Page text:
Why BAKE Bread When You Can PLAIT Bread!

Honestly, I’m not good with bread.  I know lots of people who can make it, but each time I try, I find fault with it.  I’ve no instincts about mixing, kneading, rising, or anything.  I mean, my bread is edible, but it’s nothing to write home about.

So, in the interest of having fresh bread in my apartment, I bought a bread maker.  The transaction was simple enough – I just had to:

  • search for a good bread maker on sale
  • purchase said bread maker
  • once home, realize that the guide for the bread maker doesn’t include simple recipes
  • search the interwebs for a basic white bread recipe
  • fail to realize that the recipe is for a bigger bread maker until you see it mushroom over the top
  • get your sister to send along her recipes for a bread maker
  • realize that you don’t like the shape of the bread pan, so figure out the dough-making setting
  • make more bread, because you live for trial and error

 

Now let’s go back to a few days ago.  The conversation in my head went like this:

  • 8am: I’m low on bread.  I should make some when I get home from work
  • 5pm:  Why don’t I do a plaited* loaf?  I bet there are instructions online!
  • 8pm:  Is it going to rise more?  Will I be able to use this loaf for sandwiches?  My whole reason for making bread was to make sandwiches.
  • 10pm:  This bread is Bake-Off worthy!

If you ask me, it turned out pretty darn good – which is amazing considering that I lost track of how much flour I was putting into the pan, and had to keep checking on it to make sure it wasn’t too doughy or too stiff**.

I went with 3 different recipes – one bread recipe, one instructional on plaiting, and one on baking the loaf.  The bread recipe was a basic white that wasn’t intended for the bread-machine, but I layered the ingredients the proper way and it all worked out.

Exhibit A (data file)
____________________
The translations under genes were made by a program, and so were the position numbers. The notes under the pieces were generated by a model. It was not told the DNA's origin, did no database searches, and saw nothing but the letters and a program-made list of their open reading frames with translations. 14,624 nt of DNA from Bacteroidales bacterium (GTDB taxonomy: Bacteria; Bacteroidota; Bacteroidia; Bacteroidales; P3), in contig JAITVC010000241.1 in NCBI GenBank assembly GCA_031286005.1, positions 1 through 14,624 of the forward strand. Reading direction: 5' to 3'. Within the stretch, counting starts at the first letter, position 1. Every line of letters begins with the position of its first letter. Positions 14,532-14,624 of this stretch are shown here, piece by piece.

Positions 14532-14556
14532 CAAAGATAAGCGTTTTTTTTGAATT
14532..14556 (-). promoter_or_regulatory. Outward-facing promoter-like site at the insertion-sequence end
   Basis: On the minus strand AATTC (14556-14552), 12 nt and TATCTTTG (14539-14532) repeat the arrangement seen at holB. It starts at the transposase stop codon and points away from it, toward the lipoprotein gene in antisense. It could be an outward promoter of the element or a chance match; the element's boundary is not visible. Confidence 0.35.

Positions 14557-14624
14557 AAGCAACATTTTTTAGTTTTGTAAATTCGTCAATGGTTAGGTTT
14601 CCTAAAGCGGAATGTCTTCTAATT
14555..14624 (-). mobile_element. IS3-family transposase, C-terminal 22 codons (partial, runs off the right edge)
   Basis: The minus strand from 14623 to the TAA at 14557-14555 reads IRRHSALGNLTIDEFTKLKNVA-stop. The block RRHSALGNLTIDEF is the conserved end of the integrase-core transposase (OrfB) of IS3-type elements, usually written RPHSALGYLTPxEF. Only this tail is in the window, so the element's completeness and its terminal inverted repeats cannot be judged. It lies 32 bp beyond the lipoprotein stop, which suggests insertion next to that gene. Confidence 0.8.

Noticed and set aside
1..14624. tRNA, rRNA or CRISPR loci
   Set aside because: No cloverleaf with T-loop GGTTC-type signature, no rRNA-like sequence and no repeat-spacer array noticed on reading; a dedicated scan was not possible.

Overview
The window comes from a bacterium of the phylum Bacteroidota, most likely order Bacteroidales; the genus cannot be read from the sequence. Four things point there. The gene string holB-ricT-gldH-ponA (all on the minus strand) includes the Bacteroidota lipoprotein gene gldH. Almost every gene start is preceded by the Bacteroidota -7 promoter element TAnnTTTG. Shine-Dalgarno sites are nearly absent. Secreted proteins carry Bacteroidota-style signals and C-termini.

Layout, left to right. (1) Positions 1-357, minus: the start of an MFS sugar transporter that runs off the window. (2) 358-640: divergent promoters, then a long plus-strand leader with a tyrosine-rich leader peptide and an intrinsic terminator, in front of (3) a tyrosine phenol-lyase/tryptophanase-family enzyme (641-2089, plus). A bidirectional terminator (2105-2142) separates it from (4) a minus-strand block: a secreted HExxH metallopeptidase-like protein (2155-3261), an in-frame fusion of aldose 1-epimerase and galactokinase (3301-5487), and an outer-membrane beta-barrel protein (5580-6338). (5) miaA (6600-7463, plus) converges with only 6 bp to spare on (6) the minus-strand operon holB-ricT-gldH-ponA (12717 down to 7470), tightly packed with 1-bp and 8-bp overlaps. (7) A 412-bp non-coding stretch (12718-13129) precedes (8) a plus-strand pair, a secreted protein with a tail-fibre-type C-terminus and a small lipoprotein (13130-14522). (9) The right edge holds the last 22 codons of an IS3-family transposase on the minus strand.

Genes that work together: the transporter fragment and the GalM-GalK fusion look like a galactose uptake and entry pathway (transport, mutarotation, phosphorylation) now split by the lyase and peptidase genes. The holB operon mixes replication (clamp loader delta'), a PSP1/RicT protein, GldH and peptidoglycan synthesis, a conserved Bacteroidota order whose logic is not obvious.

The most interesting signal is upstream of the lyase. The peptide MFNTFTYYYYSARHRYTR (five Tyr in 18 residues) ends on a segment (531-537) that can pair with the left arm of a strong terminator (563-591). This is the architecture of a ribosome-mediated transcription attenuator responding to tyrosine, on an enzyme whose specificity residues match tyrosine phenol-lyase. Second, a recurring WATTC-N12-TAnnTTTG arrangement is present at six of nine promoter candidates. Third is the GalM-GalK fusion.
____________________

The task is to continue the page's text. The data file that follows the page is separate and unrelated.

The plaiting instructions said that the dough should have time to rest as you’re plaiting it, but I didn’t want the strands to rise too much on their own, so I went faster than the recipe instructed.  Trying to stretch the dough into strands was more difficult than I thought it would be – I was worried I’d tear the dough, but when I tried to roll it, it wouldn’t roll. Somehow I managed to get 4 strands each about 15″ long.

The baking recipe said to let the bread rise on a baking sheet, and it said nothing about covering it with plastic.  My instincts said that should I cover it with plastic, but I held back, and it rose pretty well.

When I sliced into it I was worried that the bread would break apart, but it was only difficult for the first few cuts.  The middle pieces were bound together better than the end pieces, so they’ve been easier to cut.  It probably helps that the bread has been sitting for a few days.

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White Bread:

  • 1 1/8 cup warm water
  • 1 Tbsp oil
  • 3 1/2 cups flour
  • 1 1/2 tsp salt
  • 4 1/2 tsp sugar
  • 4g yeast

Once the dough setting is finished, take bread out and let rest for a few seconds.  Then, separate the dough into 4 equal parts.  Roll the parts out into strands (the longer the strand, the thinner the bread will be).  Then plait the dough.  The 4-strand recipe I used came from this website: How To Braid Bread.  Try to make the plaits tight, so that the bread with bind together easier.

braidedbread01

Once that was done, I switched to this recipe: 8-Strand Plaited Loaf.  I let the loaf sit on a floured baking sheet for an hour to rise, then bushed with a beaten egg (if you want your loaf to look great and have a shiny brown top, don’t skip this step).  Bake at 350F for 20-25 minutes.  Once removed from the oven, tap the bottom to see if it sounds hollow – if so, it’s baked!  Go you!

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*I’ve already been informed by a friend that in Canada we call it Braided Bread, but I’m learned about this on British TV, so I can’t stop calling it Plaited Bread.

**Next time I make bread I’m going to pre-measure my ingredients.  It worked out this time, but next time I might not be so lucky…

 

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